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Today in Science History - Quickie Quiz
Who said: “Politics is more difficult than physics.”
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MAY 12 – BIRTHS – Scientists born on May 12th
  James S. Coleman
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 Born 12 May 1926; died 25 Mar 1995 at age 68.
James Samuel Coleman was an American sociologist who was a pioneer in mathematical sociology and whose studies strongly influenced education policy. In the early 1950s, he was as a chemical engineer with Eastman-Kodak Co. in Rochester, N.Y. He then changed direction, fascinated with sociology and social problems. In 1966, he presented a report to the U.S. Congress which concluded that poor black children did better academically in integrated, middle-class schools. His findings provided the sociological underpinnings for widespread busing of students to achieve racial balance in schools. In 1975, Coleman rescinded his support of busing, concluding that it had encouraged the deterioration of public schools by encouraging white flight to avoid integration.
  Dorothy Crowfoot Hodgkin
 Born 12 May 1910; died 29 Jul 1994 at age 84.   quotes
Dorothy Mary Crowfoot Hodgkin (nιe Crowfoot) was an English biochemist and X-ray crystallographer, born in Cairo, Egypt to English parents, who was awarded the Nobel Prize for Chemistry in 1964 for her discoveries, by the use of X-ray techniques, of the structure of biologically important molecules, including penicillin (1946), vitamin B-12 (1956), and later, the protein hormone insulin (1969). Her achievements included not only these structure determinations and the scientific insight they provided but also the development of methods that made such structure determinations possible. (One of her students was Margaret Roberts, later Margaret Thatcher, the only British prime minister with a degree in science.)
Dorothy Hodgkin: A Life, by Georgina Ferry. - book suggestion.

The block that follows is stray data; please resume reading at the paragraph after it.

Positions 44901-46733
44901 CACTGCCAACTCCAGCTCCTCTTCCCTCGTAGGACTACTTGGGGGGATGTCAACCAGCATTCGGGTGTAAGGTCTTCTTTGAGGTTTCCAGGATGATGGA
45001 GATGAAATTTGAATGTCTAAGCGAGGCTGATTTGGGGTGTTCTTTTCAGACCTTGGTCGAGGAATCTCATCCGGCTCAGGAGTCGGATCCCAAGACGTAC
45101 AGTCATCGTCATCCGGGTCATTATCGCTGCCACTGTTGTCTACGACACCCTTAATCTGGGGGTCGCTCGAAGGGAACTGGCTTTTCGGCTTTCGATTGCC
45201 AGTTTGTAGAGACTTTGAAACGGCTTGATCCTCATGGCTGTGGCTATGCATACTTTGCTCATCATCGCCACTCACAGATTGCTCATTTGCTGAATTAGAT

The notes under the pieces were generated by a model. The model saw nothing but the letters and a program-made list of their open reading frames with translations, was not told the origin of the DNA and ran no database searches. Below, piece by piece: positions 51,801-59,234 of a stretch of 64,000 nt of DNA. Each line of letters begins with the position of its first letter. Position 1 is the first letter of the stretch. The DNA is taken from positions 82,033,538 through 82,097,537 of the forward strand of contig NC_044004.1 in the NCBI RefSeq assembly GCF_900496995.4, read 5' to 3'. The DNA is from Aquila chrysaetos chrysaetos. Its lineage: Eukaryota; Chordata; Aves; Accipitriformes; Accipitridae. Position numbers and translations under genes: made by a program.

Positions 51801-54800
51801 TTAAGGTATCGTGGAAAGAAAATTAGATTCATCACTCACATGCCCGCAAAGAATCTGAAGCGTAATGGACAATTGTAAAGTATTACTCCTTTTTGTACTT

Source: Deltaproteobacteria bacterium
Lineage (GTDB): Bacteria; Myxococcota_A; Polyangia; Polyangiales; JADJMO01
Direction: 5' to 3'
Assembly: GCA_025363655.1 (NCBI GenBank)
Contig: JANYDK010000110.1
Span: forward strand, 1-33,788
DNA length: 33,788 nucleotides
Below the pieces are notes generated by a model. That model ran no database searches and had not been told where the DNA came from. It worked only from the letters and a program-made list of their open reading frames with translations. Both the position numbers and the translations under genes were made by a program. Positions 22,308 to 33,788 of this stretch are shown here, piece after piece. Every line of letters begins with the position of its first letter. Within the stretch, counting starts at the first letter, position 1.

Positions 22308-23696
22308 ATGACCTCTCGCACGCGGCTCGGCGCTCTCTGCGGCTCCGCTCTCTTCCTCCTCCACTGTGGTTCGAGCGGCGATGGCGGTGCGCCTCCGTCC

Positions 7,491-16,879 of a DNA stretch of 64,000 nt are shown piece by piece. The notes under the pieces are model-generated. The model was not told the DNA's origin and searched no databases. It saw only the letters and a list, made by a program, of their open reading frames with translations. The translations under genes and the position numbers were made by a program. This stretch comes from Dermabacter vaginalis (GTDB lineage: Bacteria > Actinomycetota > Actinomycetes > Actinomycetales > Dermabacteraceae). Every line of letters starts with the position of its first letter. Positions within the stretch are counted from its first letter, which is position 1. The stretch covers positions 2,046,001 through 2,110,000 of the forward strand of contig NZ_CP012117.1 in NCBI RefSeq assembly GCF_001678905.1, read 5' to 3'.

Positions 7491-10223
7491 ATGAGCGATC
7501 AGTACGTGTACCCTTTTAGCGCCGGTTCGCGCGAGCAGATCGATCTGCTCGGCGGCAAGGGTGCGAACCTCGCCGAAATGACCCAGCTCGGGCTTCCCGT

Maurice Ewing
 Born 12 May 1906; died 4 May 1974 at age 67.
William Maurice Ewing was an American geologist and geophysicist who made fundamental contributions to understanding of marine sediments and ocean basins. He worked in a range of subjects, making contributions to earthquake seismology, explosion seismology, marine acoustics, sedimentology, and tectonics. He adapted seismic exploration methods to use in the oceans; explicated a large segment of the earthquake seismogram, the coda; did studies of Earth's free oscillations; and described the ocean sound channel and the dispersion of sound in seawater. He also developed or greatly improved the bathythermograph, the piston corer, heat-flow probes, sonar, hydrophones, gravimeters and deep-sea cameras.
The Floor of the Sea: Maurice Ewing and the Search to Understand the Earth, by William Wertenbaker. - book suggestion.
  Sir Christopher Hinton
 Born 12 May 1901; died 22 Jun 1983 at age 82.
(Baron of Bankside) English engineer who was a leading figure in the development of the nuclear energy industry in Britain; he supervised the construction of Calder Hall, the world's first large-scale nuclear power station (opened in 1956). He first worked for Imperial Chemical Industries (ICI) where at age 29 he was appointed chief engineer of the Alkali Groups. While at ICI he was selected to start building nuclear power plants. Britain's first four such plants were completed in six years. He played a founding role in fast breeder technology. The decision to build the Dounreay Fast Reactor was made in 1954, which ran successfully for over two decades, until its planned shutdown in 1977, thus demonstrating the safe operation of the concept.
  William Francis Giauque
 Born 12 May 1895; died 28 Mar 1982 at age 86.